Once all of the paperwork has been completed your case will be docketed (i.e., assigned to an arraignment courtroom) and you will be brought to a holding cell attached to the courtroom in which your arraignment will occur. If you have pre-arranged to be represented by your own lawyer, that attorney will notify the clerks and/or court officers in the part by submitting a “Notice of Appearance.” If you do not have your own lawyer the court will assign a legal aid, attorney, or someone who works in public defense to represent you. In either case the attorney will be given a copy of your papers and will speak with you before you see the judge. Attorney-client interviews are usually held in interview booths attached to the holding cell outside the courtroom (the attorney will call your name out shortly before your case is to be called in court). The attorney will tell you what crimes or violations you are being charged with, what, if any plea offer has been made by the District Attorney or judge, and will discuss with you what happened and what you wish to do. To prepare the arguments for your release, the lawyer may ask you to provide more information concerning your “community ties.” The attorney may need to contact a friend or family member in order to verify the information, and may also want to have them appear for you at the arraignment, if possible. Once the interview is finished the attorney will notify the part that you are ready and you will be brought into the courtroom for your arraignment.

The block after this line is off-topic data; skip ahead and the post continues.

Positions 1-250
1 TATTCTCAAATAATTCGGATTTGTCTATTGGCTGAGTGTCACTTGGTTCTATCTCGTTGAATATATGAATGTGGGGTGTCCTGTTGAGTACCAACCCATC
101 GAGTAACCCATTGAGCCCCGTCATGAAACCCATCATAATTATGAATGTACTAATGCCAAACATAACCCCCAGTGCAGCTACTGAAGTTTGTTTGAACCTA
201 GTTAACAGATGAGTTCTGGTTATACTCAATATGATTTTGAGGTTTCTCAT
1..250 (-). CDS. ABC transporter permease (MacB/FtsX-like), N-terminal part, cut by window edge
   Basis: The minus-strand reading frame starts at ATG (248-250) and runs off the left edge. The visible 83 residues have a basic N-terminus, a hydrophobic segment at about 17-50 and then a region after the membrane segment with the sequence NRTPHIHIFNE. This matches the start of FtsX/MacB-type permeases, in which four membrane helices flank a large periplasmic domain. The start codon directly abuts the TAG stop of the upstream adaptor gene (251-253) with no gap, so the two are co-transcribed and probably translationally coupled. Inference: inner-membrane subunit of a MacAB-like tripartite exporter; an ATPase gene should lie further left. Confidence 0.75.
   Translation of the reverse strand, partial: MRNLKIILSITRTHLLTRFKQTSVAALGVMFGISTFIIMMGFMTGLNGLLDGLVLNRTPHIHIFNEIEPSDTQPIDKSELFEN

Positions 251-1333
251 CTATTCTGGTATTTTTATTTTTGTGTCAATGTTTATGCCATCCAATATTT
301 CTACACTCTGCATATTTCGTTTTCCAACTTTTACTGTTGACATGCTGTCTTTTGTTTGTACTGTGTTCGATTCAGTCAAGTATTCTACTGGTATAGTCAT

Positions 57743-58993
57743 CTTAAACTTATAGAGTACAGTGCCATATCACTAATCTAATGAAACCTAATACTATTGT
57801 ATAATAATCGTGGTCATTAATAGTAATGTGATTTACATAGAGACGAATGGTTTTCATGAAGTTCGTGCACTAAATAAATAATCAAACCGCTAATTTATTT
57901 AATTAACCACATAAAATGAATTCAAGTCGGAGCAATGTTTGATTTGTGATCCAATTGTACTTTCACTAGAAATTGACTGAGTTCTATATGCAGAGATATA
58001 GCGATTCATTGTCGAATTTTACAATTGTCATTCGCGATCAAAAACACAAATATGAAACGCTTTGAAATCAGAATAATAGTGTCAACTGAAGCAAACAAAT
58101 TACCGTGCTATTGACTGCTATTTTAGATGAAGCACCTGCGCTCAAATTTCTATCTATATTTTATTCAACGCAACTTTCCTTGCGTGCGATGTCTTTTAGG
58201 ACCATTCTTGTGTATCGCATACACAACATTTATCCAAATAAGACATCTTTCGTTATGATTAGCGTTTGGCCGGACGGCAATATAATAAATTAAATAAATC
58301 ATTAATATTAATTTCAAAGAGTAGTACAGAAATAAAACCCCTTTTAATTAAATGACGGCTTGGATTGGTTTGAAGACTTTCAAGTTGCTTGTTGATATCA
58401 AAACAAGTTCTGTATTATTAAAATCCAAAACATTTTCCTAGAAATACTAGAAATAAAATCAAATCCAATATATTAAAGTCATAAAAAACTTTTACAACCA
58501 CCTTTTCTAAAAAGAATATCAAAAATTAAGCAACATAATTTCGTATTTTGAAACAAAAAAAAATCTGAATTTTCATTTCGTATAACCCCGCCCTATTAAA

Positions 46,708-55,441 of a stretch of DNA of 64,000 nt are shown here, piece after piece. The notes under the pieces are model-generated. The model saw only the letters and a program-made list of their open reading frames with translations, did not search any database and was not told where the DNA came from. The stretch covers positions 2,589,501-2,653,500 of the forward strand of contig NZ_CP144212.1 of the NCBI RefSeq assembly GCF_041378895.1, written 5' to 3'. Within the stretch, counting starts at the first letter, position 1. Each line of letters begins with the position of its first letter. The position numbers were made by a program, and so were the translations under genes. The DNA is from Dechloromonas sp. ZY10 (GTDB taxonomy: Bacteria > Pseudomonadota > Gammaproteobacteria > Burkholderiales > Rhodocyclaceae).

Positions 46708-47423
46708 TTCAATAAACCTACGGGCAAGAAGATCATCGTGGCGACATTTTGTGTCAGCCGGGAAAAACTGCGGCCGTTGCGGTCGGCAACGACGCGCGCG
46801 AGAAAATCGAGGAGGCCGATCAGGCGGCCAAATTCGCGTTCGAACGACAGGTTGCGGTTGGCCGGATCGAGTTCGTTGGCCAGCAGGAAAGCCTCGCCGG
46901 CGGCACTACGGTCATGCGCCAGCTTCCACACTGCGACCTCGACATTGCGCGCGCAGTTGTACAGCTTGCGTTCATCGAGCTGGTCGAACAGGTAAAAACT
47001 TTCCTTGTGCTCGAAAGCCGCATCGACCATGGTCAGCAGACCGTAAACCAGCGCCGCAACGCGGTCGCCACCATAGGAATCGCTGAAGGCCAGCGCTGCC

The arraignment is in theory, the formal process by which you are informed of the charges against you and the rights you have as a defendant. In practice, this formal reading of the charges and rights is waived by defense counsel. The District Attorney will then give notice of any statements the People intend to use against you, as well an any identification of you by prosecution witnesses, and then give a short recitation of the NYPD’s version of the events that resulted in your arrest. This will generally be followed by a plea offer, which court personnel usually refer to as a “disposition offer.”If you are pleading “not guilty,” the court will then ask the District Attorney for a recommendation on whether you should be released on your own recognizance (“ROR’d”) or have bail set. Your attorney will then argue for “ROR” or lower bail, and inform the court if a friend or family member is in the audience to vouch for you. Unless you are taking a plea at the arraignment it is very unlikely that you will be asked to speak. Should you wish to say something or respond to something you have heard, it is advisable that you quietly tell the information to your attorney.
Be aware that arraignments are usually conducted at break-neck speed and the entire process will probably go by in a flash. But if something has transpired that you don’t understand or you think may result in an undesirable outcome, don’t hesitate to ask your attorney to stop and explain.